Blue Poles Vineyard
Last day of the month and it is pouring with rain outside, Jackson will not get out of his bed and I am just putting on a cup of tea so as to knock out this report. The pruning is “nearly there” but I do not mind pushing the pruning completion date out as this pushes the bud burst out a few days extra and that helps us with the hotter vintages that we have been seeing over the past few years. A quiet month for me as much of it was spent abroad working on my Philippines project, but the past week has been great with a few days pruning in glorious late winter weather and the completion of the 2014 blending and barrel selections.
It is always exciting when you do the selections for the Reserve wines and the blending for the Allouran. It is strange that wine put into an identical barrel in regards to age, cooper and oak can taste quite uniquely different after 16 months in barrel. These subtle differences in such wine components as structure, fruit and tannin can make a huge difference when putting together small barrel lots such as the Blue Poles Reserve wines and it never fails to amaze me that when combined they “add” flavors not noted individually. The concept of Reserve wines being “bigger and oakier” is utter silliness as my aim is to make the best varietal wine possible from all the barrels in the vintage from each particular grape. Merlot has had that capacity for a number of years, and our reputation has been built of on the success of many of these wines – but – we have never made a Reserve from any other variety. Until now...
Clive Otto helping out with the barrel Selections from the 2014 vintage.
The 2014 Reserve Cabernet Franc is simply exceptional. It has the strength and character of a Cabernet, but this is counter balanced by the most graceful and floral character within a compote of fresh fruit on the palate. We knew we had the potential during vintage 2014 to make a great Cabernet Franc as the fruit was in wonderful shape and the climate of the vintage suited it to a tee. It is a wine that will show the capacity of our site and provide the missing part of the Merlot, Cabernet Franc and Allouran triptych. Yes, I am a little excited – and not just for this wine but also for the Reserve Merlot and Allouran from 2014, which are also a pair of beautiful wines and worthy of a few paragraphs of support. As with 2010 and 2011 where I completed the barrel selections and blending well in advance of the wines eventual release, I now have to be patient and let the wines be bottled, settle, and relax before I can show you all what a treat we have in store. The wait will be worth it comrades….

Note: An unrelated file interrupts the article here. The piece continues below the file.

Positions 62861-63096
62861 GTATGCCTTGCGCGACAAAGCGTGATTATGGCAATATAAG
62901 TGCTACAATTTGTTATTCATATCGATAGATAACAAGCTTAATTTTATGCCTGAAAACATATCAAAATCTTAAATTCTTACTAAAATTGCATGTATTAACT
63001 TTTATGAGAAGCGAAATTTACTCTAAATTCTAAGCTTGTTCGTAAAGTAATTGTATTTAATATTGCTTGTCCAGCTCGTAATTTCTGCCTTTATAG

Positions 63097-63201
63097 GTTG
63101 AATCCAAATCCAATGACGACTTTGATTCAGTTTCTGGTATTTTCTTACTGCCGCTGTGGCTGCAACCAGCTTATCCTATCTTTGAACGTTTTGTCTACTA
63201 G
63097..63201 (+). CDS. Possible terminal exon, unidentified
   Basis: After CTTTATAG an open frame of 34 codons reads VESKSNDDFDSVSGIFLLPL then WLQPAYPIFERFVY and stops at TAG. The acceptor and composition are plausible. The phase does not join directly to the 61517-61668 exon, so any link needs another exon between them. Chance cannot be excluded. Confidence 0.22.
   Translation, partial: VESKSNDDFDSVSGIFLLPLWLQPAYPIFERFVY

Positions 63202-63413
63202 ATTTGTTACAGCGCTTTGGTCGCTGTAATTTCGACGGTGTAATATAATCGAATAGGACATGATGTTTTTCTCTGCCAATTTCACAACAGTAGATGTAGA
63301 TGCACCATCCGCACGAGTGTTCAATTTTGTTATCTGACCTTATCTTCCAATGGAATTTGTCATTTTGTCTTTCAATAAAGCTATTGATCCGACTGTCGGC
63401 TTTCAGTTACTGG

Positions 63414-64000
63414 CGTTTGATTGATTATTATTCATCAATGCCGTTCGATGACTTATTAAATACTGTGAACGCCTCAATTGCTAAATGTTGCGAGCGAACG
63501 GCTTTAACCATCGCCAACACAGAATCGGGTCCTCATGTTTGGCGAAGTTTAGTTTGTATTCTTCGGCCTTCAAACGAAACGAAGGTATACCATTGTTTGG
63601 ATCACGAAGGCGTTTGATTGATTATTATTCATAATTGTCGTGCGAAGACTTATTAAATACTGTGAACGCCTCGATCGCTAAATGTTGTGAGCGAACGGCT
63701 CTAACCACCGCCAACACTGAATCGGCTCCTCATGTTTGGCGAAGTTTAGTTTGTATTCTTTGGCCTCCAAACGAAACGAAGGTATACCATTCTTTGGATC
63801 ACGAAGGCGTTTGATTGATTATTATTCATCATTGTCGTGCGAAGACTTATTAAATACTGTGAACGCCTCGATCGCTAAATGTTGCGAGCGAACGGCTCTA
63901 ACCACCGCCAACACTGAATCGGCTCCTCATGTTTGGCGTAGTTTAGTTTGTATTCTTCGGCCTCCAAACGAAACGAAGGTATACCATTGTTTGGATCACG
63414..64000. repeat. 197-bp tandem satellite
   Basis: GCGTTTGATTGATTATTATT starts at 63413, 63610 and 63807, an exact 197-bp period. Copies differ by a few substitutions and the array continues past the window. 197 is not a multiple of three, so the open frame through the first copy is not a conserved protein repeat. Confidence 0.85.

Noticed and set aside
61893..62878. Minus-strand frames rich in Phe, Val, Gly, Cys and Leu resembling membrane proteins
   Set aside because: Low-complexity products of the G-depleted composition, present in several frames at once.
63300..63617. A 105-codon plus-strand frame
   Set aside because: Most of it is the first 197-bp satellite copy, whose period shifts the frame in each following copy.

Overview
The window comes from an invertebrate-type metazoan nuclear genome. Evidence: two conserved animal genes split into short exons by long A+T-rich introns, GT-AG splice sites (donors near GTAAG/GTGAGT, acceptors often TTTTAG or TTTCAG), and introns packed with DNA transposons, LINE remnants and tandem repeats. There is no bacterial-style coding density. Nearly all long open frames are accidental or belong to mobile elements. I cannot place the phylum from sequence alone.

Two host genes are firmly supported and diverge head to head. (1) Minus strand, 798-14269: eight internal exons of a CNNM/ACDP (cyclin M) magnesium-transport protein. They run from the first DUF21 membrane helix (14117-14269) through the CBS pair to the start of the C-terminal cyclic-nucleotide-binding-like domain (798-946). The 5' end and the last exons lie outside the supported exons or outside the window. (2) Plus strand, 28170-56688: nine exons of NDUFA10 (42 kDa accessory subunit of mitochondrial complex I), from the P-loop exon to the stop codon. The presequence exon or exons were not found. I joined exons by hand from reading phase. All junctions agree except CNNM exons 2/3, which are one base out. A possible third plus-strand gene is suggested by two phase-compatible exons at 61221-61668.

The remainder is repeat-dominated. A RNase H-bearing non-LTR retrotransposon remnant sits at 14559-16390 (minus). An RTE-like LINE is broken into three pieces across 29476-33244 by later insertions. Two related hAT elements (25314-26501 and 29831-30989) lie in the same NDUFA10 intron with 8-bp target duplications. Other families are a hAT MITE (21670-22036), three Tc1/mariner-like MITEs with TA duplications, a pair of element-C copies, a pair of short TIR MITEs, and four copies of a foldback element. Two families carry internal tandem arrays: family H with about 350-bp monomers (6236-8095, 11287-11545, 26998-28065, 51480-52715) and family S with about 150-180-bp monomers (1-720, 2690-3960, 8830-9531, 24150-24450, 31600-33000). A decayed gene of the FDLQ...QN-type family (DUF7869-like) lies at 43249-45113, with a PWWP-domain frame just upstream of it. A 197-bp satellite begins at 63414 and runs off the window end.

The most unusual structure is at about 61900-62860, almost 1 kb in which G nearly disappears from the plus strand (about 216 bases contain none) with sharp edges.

It was interesting that in a thread on WineFront discussing a lovely Chardonnay from Flametree in Margaret River that the discussion moved around to “Classification” of Margaret River wines and the ranking of the producers. We were delighted to have our name brought up in dispatches, but I am always wary of such lists and rankings (except when we are rated top and then it is all forgiven and accepted without debate). The reason for my skepticism? Most rankings of things such as wine or restaurants or anything which is not quantifiable is actually a highlight of a prejudice and as such is only relevant to the reader looking in when he understands the prejudice that formed the list.
At this point you could rightly point out the wide and wonderful world of Michelin Stars, Wine Annuals, Good Food Guides etc etc etc. But are they for all time? Emphatically not, they move with every year and are continually being modified to accommodate fashion and the authors themselves. Most rankings that have survived the long haul are basically flukes of history and may have noted an obvious truth by chance and that continues through to the modern day. Examples of these are the Bordeaux Classification of 1855 and the Appellation classification of many sites in Burgundy and Rhone. I put it to you that the first was dumb luck, and the second was just assumed and by chance it has proved to have a level of validity. Humans have a hard wired habit of ranking everything they see and do – it is essential for your survival when you break it down and that will not change anytime soon. This list building is a spin off from this and it will always be there, so I enjoy the discussion but recognize the folly.
[Unless someone ranks Blue Poles as #1 of course, and then I am converted for ever and ever….]
A ramble of rhetoric…
I will admit it, I am a bit of a groupie when it comes to the writing of Philip White. He is one of the few wine scribes out there that actually “gets” it, and you know this because between the well-chosen words is the simple fact. He understands. It is not a book knowledge, a story at the bar knowledge, or even an “I did it once” knowledge – it is that he knows how the pieces fit together in this industry of ours.